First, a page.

Poor working conditions lead migrants home

10:03, March 22, 2010      

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A majority of migrant workers are working overtime and some left east and south China in 2009, according to a report on migrant workers released Friday by the National Bureau of Statistics (NBS).

Migrant workers on average work 26 days a month, or 58.4 hours a week, 14.4 hours more than the legal limit of 44 hours a week according to the country's Labor Law, the report said. It also said that the average monthly salary of migrant workers grew 77 yuan ($11.28) in 2009 from the year before, or 5.7 percent, to 1,417 yuan ($207.58).

The number of migrants working in the Pearl River Delta area, China's largest manufacturing center, declined by 9.54 million people, or 22.5 percent, to 32.82 million in 2009.

And the Yangtze River Delta, another manufacturing center, saw the number of migrants working there fall by 2.38 million people, or 7.8 percent of the total in 2008.

Liu Lei is one of the migrant workers who went back home last year from the Pearl River Delta.

The 21-year-old started working at a motorcycle factory in Dongguan, Guangdong Province in 2008. He would stand by the assembly line putting the same components on the motorcycles, over and over again.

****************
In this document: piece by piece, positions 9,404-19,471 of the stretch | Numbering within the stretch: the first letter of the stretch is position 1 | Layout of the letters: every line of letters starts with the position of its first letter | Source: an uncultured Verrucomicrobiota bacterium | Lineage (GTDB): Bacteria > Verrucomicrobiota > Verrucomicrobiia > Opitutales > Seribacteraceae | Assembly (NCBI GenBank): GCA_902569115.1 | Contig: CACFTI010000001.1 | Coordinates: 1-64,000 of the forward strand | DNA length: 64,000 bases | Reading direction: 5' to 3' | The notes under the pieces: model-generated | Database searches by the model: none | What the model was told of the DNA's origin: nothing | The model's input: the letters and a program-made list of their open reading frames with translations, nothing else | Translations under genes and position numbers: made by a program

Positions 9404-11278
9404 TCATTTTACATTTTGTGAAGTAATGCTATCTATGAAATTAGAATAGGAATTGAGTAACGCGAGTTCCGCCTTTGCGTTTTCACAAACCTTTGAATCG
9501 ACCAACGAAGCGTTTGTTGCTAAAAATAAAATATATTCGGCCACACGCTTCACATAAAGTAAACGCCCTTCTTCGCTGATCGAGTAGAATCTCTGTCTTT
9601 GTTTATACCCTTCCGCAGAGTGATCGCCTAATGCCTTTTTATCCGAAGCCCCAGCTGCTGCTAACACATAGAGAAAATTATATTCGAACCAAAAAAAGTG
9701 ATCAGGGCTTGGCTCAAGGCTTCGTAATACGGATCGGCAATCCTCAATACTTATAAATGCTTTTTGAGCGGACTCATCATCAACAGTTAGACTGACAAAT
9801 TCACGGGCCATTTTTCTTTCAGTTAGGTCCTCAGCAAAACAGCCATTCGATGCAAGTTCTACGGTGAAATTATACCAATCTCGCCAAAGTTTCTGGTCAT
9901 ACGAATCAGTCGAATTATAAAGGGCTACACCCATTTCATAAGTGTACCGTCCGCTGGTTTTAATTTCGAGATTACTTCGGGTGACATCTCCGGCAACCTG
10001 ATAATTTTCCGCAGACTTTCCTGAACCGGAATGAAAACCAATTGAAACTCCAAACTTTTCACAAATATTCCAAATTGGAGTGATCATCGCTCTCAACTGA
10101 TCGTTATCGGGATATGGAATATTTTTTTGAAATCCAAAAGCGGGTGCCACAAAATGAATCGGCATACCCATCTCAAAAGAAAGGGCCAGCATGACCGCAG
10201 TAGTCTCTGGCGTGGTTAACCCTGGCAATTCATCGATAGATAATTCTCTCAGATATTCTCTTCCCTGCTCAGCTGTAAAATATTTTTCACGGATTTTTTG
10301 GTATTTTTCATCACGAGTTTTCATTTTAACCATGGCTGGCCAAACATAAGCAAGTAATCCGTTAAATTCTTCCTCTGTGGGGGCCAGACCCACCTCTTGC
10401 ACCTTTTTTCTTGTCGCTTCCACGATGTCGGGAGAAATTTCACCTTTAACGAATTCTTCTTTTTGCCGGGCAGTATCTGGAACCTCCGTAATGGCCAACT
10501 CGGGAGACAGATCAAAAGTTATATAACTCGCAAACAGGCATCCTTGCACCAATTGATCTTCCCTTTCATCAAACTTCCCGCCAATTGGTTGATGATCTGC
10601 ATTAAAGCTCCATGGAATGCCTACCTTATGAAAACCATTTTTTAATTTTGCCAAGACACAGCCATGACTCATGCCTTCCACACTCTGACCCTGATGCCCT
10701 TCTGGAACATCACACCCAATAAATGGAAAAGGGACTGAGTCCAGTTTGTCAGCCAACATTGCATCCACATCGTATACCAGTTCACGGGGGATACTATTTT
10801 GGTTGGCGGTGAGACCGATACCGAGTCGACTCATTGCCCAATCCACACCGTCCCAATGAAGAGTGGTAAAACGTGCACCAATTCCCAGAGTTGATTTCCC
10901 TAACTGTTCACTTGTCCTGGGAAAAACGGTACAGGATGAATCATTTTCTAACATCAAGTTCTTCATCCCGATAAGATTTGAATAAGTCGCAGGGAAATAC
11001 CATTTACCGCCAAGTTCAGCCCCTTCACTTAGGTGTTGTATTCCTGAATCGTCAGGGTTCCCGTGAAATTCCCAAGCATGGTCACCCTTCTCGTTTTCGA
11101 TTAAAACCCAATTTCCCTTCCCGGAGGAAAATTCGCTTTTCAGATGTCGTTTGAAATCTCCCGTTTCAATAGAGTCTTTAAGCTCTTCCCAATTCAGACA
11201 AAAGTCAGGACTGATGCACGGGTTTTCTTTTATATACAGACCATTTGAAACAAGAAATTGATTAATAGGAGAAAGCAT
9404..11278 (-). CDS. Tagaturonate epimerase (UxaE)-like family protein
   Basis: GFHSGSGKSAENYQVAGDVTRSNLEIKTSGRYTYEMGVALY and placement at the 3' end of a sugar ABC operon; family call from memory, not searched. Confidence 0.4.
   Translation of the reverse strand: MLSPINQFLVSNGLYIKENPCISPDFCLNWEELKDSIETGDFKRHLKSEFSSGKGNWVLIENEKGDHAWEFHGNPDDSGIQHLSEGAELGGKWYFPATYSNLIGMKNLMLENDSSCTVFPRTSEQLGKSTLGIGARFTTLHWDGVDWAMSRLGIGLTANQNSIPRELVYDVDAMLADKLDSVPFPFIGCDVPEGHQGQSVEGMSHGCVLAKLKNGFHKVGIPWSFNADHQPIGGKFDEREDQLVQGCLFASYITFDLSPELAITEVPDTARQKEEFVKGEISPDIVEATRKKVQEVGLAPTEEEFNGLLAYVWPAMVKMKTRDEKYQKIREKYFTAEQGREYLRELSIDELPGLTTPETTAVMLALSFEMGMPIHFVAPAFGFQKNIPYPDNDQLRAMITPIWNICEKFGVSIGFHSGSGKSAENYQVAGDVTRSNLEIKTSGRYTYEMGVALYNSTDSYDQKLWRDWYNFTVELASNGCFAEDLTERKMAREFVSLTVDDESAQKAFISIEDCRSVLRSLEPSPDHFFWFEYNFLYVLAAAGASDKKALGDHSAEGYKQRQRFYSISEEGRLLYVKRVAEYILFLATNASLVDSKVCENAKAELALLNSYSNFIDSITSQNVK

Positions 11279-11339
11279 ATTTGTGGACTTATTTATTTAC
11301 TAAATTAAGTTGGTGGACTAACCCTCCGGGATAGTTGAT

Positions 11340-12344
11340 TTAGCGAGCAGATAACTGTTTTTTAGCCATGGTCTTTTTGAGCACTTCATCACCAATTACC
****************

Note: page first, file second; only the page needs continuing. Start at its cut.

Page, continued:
When there were rush orders, he had to work more than 12 hours a day and had no weekends off.

Now he is working at a factory in his hometown in the north of Hunan Province. His assignment is to assemble one unit of a digit control machine tool by himself each month. Usually he takes one day off every week in the first three weeks of the month, and finishes the job a few days before deadline.

"I enjoy myself in Internet bars and while away the days I take off, or just begin working on the next machine tool," Liu said. "The beauty of this job is that I can control my own tempo and I don't make much less money than my previous job in Guangdong. Plus, I can go back home anytime when my parents need me for the rice harvest or for any emergency."

He lives near the factory in town during working days, and it's only a 20-minute ride by motorcycle to get to his family's home in the countryside. Liu's two cousins, who had been working in Guangdong Province for years, also went back home last year and are now working at local ceramic factories. Hundreds of local residents are working in these newly-opened factories, though they offer no formal contracts and no insurance or benefits at all, according to Liu.

Only 42.8 percent of migrant workers have a formal contract with their employers, and in the construction industry the figure is as low as 26 percent, according to the NBS report.

The situation for migrants' social insurance is even worse. Only 21.8 percent have employment injury insurance, while 12.2 percent have medical insurance and 7.6 percent have pension insurance.

Source: Global Times
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